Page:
SLOVAKIA’s Finance Ministry objected to statements by German Chancellor Gerhard Schroeder in which he criticised central and eastern European countries for reducing corporate tax levels.
"The question of direct taxes is fully under the authority of individual EU member countries... and the Slovak tax reform has strictly observed all EU Directives," Peter Papanek, spokesman for the ministry, told the news wire TASR.
"Both the flat-rate tax and the tax reform are fully compliant with agreements on dual taxation, other international agreements, and the Slovak Constitution," he added.
In his criticism, Schroeder said that the average corporate tax in central and eastern European countries was below 20 percent while in the EU it exceeded 30 percent.
"In our countries we have tougher competition as regards both corporate expenditure and labour opportunities. Such policies do not allow them [central and eastern European countries] to finance their infrastructure projects from their own sources, leading to co-financing from Brussels. Thus, at the end of the day problems have to be shouldered by EU members, which we just cannot abide," he added.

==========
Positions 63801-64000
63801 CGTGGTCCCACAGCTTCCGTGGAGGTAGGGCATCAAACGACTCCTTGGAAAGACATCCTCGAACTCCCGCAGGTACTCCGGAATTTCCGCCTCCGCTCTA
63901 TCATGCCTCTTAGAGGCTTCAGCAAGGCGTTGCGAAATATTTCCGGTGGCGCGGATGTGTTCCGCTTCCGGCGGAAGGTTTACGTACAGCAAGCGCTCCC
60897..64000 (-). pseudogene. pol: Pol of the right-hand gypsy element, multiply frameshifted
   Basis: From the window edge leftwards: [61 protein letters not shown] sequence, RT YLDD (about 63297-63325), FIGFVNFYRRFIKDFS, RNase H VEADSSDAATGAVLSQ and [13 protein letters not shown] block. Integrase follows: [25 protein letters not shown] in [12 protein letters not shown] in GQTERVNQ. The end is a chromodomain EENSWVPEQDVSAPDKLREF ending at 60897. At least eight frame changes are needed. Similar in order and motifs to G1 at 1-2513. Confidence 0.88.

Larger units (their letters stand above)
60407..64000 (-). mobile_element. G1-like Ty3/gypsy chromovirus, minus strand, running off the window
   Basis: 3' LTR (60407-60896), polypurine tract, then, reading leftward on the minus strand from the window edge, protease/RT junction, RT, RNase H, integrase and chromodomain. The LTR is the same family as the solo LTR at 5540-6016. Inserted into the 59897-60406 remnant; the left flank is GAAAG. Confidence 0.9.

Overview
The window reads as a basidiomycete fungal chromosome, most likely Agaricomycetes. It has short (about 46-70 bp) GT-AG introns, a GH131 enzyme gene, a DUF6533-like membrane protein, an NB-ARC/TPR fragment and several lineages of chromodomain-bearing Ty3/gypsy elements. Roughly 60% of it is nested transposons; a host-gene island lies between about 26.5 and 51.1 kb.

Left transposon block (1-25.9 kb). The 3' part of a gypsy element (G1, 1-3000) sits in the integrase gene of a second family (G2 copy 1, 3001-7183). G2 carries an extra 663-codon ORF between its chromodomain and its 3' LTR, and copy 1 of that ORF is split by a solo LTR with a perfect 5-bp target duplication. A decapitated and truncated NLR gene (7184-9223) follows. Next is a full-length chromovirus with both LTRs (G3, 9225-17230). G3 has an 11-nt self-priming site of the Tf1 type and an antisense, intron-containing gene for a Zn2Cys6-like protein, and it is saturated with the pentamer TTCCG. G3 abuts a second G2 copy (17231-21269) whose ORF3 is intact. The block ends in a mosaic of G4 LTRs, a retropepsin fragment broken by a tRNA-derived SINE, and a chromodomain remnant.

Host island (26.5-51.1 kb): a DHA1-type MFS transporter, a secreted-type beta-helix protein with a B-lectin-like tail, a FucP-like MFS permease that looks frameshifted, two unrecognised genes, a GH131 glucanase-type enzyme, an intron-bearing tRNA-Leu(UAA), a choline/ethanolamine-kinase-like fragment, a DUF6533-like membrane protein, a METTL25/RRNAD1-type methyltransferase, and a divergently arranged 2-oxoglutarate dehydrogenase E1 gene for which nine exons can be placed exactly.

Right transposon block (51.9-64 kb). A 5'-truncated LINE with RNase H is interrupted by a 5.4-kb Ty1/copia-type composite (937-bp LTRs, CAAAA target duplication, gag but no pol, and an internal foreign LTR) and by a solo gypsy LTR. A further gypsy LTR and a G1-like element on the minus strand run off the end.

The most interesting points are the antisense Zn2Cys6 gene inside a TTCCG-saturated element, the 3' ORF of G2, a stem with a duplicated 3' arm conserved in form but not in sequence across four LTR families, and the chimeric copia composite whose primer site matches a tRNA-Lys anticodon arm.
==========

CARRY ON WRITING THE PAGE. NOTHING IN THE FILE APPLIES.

According to Papanek, the best way to catch up with the current members is to create an appropriate business environment and attract new investment.
"Therefore we have prepared a tax reform to move the weight from direct to indirect taxes," he added.
Compiled by Beata Balogová from press reports
The Slovak Spectator cannot vouch for the accuracy of the information presented in its Flash News postings.
30. Mar 2004 at 10:51